Financial announcements Thursday showed a mixed bag for retailers as each reacts differently to the pressured market.
Though Amazon’s sales jumped 22 percent to $43.7 billion, the e-tailer missed Wall Street expectations and shares slid as much as 4 percent Friday.
Amazon’s profit swelled 55 percent to $749 million for the fourth quarter compared to $482 million the prior year quarter. For the full year, net sales were up 27 percent to $136 billion and profit came in at $2.4 billion.
Company CEO Jeff Bezos owed it all to Prime.
“Our Prime team’s customer obsession kept them busy in 2016,” Bezos said. Amazon now has more than 50 million items available for the membership program’s free two-day shipping, and its one- to two-hour delivery Prime Now is now available in 18 new cities. “New benefits were also added to the list, like Prime Reading, Audible Channels for Prime, Twitch Prime and more. And customers noticed—tens of millions of new paid members joined the program in just this past year.”
The company said it expects sales in the first quarter this year to be between $33.25 billion and $35.75 billion, or 14 percent and 23 percent growth over last year.
Bebe didn’t end 2016 all that well. For the second quarter ended Dec. 31, comparable sales fell 10.5 percent compared to a much smaller 2.5 percent decrease in the prior year period. The womenswear retailer was, however, able to eke out a nominal increase in gross margin to 34.4 percent (from 34 percent) thanks to a reduction in the markdowns and promotions that have plagued so many retailers in the past year.
The company lost $5.2 million in the quarter, on top of a $5.5 million loss in the previous year’s second quarter.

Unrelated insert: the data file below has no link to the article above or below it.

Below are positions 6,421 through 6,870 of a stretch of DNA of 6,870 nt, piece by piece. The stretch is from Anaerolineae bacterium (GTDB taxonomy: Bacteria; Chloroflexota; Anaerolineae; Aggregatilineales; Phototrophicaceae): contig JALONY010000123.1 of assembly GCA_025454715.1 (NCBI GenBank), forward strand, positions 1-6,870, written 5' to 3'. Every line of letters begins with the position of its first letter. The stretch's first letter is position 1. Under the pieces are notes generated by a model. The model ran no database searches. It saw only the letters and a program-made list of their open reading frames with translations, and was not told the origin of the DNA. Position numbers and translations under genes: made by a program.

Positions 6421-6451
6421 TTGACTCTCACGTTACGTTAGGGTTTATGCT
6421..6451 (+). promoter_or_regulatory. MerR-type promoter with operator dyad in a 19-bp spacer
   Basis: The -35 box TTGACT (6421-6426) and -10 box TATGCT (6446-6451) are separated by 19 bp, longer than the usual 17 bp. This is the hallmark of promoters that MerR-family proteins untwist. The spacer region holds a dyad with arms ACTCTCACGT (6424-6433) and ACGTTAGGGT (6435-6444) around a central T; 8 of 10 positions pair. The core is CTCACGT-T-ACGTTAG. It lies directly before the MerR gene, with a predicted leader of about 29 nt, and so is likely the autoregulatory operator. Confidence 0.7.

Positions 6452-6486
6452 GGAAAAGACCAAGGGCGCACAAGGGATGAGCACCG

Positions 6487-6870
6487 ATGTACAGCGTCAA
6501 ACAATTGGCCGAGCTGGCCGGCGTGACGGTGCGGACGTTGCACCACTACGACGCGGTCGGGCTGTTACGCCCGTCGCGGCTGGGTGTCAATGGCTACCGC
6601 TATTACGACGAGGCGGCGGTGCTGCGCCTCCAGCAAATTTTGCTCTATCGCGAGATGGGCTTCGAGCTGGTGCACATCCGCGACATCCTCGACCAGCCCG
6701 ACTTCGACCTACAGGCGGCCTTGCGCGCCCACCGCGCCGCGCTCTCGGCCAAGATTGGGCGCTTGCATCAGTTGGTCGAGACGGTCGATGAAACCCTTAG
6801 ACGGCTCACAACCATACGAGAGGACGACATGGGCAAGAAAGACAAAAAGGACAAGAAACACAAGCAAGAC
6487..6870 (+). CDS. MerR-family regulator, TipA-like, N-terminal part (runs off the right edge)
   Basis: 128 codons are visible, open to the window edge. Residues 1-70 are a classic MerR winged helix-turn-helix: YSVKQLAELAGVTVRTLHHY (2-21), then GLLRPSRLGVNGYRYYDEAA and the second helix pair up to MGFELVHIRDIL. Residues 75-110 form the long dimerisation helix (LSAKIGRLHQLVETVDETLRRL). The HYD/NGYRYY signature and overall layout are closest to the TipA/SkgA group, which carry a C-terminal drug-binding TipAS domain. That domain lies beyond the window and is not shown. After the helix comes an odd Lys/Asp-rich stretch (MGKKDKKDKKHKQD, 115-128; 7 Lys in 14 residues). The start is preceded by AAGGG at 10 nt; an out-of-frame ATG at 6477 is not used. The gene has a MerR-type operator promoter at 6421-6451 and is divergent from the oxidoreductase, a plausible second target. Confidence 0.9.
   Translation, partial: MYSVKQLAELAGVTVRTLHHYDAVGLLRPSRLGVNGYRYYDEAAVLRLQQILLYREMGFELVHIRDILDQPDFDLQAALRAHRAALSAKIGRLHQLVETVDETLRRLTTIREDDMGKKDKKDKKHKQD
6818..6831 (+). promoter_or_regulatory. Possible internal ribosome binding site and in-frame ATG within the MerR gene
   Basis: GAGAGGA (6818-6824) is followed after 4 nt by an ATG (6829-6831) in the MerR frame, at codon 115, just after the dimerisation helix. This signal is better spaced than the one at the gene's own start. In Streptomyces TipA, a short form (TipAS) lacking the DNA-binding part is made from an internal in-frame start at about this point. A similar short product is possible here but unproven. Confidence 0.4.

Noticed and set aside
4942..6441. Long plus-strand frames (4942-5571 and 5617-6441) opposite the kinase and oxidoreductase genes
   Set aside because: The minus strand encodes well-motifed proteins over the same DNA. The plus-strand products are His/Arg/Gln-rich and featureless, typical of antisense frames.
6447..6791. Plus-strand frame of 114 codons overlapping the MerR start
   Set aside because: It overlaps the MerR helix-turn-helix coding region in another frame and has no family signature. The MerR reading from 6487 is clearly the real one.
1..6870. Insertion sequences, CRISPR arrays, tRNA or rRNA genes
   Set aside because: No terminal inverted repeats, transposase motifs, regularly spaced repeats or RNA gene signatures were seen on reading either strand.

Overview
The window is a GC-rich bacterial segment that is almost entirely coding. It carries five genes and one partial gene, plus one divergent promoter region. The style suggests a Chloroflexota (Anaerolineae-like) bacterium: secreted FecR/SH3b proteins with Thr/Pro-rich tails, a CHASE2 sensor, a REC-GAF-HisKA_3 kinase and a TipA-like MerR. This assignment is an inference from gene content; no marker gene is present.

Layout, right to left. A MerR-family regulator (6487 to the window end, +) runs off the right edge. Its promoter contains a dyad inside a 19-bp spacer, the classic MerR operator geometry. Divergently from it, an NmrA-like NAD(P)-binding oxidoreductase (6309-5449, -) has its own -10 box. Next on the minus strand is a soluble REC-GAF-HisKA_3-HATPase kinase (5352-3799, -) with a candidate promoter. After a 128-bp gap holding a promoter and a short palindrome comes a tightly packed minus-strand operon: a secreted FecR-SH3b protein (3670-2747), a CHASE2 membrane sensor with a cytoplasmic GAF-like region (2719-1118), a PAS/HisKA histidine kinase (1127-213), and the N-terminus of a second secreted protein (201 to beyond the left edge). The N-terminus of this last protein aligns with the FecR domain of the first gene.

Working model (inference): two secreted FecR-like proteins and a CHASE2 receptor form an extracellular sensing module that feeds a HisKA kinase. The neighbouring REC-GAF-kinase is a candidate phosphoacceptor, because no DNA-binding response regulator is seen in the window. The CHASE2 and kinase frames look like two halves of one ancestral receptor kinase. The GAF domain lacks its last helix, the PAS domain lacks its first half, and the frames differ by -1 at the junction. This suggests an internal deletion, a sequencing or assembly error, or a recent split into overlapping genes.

Manny Mashouf, Bebe’s CEO, said too-low traffic in the last couple months of the year impacted sales.
“We are working to take advantage of the casual trend taking place and believe we can continue to grow our bottoms business while working to improve departments within our tops business,” Mashouf said. “Consistent with the prior quarter we continue to find it challenging to offset the extremely high levels of markdowns and promotions realized in the prior year.”
Hanesbrands saw sales, profits and earnings up for the fourth quarter ended Dec. 31, and expects sales growth for this year in the high single digits.
Net sales in the quarter climbed 12 percent to $1.58 billion, driven by acquisitions but tampered by a weaker than expected retail environment in the U.S. For the full year 2016, net sales increased 5 percent to $6.03 billion. Adjusted earnings per share jumped 20 percent for the fourth quarter to $0.53 and increased 11 percent for the full year to $1.85.
“Despite the challenging environment, we were able to manage inventory and generate cash, returning nearly $550 million to shareholders through quarterly cash dividends and share repurchases. In 2017, we anticipate another record year of cash flow,” Hanes CEO Gerald W. Evans Jr. said. “As we navigate the changing consumer marketplace and the trend toward online buying, we are well positioned to generate overall growth and drive total shareholder return.”